Madam Speaker, the Bloc Québécois is not against reviewing the Young Offenders Act. We are in favour of Quebec's model of dealing with young offenders.
    This model has been developed over more than a generation. It has been unanimously supported by all political parties that have governed Quebec since the 1960s. Whether to maintain and improve it has never been the object of partisan politics. Over the past 25 years, it has consistently given Quebec the lowest youth crime rate in North America. It focuses entirely on the future and its main goal is to ensure that, insofar as possible, the young offender grows up to become a law-abiding citizen.
    This model has been possible because the federal legislation recognized that its main objective was the rehabilitation of the young offender. The Assistant Chief Justice of Quebec's Youth Court, Mr. Justice Michel Jasmin, admirably summarized the basic philosophy underlying the Quebec model with these words: “the right measure at the right time”.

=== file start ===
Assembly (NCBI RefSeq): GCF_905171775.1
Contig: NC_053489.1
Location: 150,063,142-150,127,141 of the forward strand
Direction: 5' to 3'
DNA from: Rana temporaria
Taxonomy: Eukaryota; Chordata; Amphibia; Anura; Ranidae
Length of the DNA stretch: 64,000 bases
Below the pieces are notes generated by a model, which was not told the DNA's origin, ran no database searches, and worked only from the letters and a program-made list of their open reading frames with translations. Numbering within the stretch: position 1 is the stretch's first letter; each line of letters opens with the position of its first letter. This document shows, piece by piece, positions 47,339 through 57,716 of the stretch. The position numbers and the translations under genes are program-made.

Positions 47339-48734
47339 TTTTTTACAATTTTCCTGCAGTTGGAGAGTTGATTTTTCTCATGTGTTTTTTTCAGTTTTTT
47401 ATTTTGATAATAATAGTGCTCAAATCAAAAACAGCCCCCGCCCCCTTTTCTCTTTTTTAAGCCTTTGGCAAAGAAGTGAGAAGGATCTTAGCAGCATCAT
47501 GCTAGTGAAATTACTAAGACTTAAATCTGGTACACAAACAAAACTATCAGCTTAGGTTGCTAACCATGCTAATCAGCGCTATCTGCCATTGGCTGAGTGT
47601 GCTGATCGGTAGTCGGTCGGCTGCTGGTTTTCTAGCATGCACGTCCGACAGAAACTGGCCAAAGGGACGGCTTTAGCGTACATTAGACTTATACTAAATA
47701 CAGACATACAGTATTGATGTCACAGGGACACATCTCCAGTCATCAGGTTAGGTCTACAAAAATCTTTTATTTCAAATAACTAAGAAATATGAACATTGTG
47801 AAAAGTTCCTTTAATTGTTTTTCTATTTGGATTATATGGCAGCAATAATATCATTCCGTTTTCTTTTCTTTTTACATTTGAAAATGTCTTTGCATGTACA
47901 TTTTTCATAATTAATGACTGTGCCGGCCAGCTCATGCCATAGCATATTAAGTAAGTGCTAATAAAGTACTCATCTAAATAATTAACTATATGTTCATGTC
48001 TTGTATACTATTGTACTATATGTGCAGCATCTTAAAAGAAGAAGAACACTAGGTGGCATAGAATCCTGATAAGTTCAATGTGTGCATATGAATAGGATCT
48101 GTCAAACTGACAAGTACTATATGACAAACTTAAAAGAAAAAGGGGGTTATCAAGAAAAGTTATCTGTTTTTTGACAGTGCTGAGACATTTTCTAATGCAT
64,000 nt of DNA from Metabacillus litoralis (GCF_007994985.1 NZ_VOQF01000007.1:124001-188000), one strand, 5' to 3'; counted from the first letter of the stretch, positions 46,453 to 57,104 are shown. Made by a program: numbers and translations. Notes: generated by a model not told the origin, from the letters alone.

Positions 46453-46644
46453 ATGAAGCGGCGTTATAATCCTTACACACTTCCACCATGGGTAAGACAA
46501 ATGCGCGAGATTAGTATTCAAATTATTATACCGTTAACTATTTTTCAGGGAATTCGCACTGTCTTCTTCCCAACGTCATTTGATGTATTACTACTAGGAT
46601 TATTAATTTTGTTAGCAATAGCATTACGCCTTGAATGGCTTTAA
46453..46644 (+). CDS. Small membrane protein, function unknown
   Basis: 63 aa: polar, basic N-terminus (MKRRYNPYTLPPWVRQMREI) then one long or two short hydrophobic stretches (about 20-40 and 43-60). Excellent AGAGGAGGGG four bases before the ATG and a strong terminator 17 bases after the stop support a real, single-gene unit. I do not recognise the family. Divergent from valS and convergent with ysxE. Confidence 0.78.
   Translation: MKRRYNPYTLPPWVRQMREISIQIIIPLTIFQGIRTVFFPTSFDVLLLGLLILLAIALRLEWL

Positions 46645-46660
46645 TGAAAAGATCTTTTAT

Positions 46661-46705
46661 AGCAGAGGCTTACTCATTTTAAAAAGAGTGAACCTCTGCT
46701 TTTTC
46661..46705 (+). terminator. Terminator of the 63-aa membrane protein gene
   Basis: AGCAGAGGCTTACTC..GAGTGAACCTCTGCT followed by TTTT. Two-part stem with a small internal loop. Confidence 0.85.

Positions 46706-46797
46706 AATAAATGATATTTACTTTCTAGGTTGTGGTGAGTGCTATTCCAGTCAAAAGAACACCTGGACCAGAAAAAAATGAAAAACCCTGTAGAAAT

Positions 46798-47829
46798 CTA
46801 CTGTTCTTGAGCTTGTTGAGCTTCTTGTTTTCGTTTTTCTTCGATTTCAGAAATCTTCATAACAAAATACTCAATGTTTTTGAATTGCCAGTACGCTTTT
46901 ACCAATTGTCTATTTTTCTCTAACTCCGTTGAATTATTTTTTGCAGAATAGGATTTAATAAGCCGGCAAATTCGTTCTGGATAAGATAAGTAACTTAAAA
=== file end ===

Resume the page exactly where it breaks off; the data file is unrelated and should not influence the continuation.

Let us take two examples at opposite ends of the spectrum: homicide and shoplifting. A young man has killed his father. Drunk most of the time, the father beat his wife and children and kept them in abject poverty. One day the young man decides that this has gone on long enough, and he kills his father. At the other extreme, a young man is part of a group of thugs who rob houses. When surprised one day by an elderly woman who puts up a fight, he hits and kills her.